Lael Brainard: Patience and progress as the economy reopens and recovers

Remarks (via webcast) by Ms Lael Brainard, Member of the Board of Governors of the Federal Reserve System, at "The Road to Recovery and What's Next", a virtual conference sponsored by the Society for Advancing Business Editing and Writing, 11 May 2021.

Central bank speech  | 
12 May 2021

I want to thank Heather Long and the Society for Advancing Business Editing and Writing for inviting me to join you today.

Strong fiscal support and increasing vaccination rates drove a strong rebound in activity in the first quarter, and the second quarter looks to be even stronger. The outlook is bright, but uncertainty remains, and employment and inflation are far from our goals. While more balanced than earlier this year, risks remain from vaccine hesitancy, deadlier variants, and a resurgence of cases in some foreign countries. The latest jobs report is a reminder that the path of reopening and recovery-like the shutdown-is likely to be uneven and difficult to predict, so basing monetary policy on outcomes rather than the outlook will serve us well.

With the renewal of fiscal support, real disposable personal income surged 61 percent on an annualized basis in the first quarter after a decline of 10 percent in the fourth quarter. Real personal consumption expenditures (PCE) jumped 10.7 percent, supporting a robust 6.4 percent growth rate in real gross domestic product (GDP) in the first quarter, despite a large runoff of inventories amid supply chain bottlenecks.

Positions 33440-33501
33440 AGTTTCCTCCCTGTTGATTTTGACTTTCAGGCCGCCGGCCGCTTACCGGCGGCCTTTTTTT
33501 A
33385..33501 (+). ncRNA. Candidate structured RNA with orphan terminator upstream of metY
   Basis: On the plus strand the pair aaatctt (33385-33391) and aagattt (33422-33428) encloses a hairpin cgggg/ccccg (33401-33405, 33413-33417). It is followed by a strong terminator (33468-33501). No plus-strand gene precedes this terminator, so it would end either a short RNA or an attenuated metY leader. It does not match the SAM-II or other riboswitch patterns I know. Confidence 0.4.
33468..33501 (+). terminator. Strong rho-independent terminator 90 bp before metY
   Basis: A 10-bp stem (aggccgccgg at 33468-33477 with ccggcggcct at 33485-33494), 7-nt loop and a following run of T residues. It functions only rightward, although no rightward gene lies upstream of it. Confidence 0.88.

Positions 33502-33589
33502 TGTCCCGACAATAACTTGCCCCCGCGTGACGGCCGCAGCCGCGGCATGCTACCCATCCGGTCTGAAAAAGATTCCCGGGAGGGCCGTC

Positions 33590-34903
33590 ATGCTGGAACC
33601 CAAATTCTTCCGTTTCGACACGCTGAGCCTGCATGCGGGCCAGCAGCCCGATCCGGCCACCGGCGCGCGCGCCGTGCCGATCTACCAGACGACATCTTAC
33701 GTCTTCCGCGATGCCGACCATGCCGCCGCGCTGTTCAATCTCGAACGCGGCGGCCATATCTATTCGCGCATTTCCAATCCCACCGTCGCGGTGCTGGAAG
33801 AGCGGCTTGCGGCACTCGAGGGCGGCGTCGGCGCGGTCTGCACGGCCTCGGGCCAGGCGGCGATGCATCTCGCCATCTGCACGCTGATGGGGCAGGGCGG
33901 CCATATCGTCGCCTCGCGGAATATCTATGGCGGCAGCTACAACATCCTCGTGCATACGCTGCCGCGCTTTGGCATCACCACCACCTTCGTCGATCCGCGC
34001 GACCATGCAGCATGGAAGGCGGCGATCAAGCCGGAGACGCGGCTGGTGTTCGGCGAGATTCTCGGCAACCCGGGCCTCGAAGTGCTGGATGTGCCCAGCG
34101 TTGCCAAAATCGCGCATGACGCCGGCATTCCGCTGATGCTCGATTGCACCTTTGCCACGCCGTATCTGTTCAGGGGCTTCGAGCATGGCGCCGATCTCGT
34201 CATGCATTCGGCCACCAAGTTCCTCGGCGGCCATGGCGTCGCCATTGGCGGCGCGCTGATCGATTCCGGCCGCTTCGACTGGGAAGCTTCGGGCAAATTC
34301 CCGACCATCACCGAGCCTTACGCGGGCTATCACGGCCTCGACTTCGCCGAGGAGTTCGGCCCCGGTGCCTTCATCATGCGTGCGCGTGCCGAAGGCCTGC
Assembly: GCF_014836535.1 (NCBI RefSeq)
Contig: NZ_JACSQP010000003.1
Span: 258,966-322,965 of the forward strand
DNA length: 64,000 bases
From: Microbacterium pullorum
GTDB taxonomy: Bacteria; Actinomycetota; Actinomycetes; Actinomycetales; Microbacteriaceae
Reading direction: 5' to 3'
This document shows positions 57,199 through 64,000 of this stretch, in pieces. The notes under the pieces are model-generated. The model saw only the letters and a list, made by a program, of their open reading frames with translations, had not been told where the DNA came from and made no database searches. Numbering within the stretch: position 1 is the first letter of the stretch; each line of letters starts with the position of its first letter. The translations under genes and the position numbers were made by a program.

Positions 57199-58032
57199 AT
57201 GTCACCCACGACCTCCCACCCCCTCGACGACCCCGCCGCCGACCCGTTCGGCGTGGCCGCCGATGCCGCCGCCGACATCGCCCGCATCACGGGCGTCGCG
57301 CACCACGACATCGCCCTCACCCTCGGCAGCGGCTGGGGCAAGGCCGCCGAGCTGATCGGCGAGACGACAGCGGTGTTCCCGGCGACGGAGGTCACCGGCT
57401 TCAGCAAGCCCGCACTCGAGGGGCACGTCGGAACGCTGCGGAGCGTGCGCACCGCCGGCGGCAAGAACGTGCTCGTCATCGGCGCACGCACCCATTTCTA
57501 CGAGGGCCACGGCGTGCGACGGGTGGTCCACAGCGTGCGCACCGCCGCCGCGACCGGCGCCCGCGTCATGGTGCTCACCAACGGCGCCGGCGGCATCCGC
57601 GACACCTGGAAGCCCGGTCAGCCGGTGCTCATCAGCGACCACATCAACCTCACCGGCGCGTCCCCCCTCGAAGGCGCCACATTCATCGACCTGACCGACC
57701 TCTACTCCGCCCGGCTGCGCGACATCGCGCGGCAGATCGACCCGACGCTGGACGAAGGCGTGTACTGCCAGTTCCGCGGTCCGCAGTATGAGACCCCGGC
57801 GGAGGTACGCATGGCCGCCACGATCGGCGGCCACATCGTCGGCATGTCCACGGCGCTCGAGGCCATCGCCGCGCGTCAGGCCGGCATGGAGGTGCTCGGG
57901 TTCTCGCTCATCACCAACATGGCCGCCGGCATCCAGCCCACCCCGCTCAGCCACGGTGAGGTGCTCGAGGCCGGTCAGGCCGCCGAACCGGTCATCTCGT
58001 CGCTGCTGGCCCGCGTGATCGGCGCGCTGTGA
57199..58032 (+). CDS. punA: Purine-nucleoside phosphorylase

The second quarter appears primed to exceed the strong first quarter as progress on vaccinations continues, and more consumers return to the sectors adversely affected by COVID-19. The combination of fiscal support and depressed discretionary services spending during the shutdown have enabled households to accumulate considerable savings that could continue to fuel spending. Personal savings rose to 21 percent in the first quarter, according to Bureau of Economic Analysis data, on top of the $2.1 trillion increase in household liquid assets reflected at the end of last year.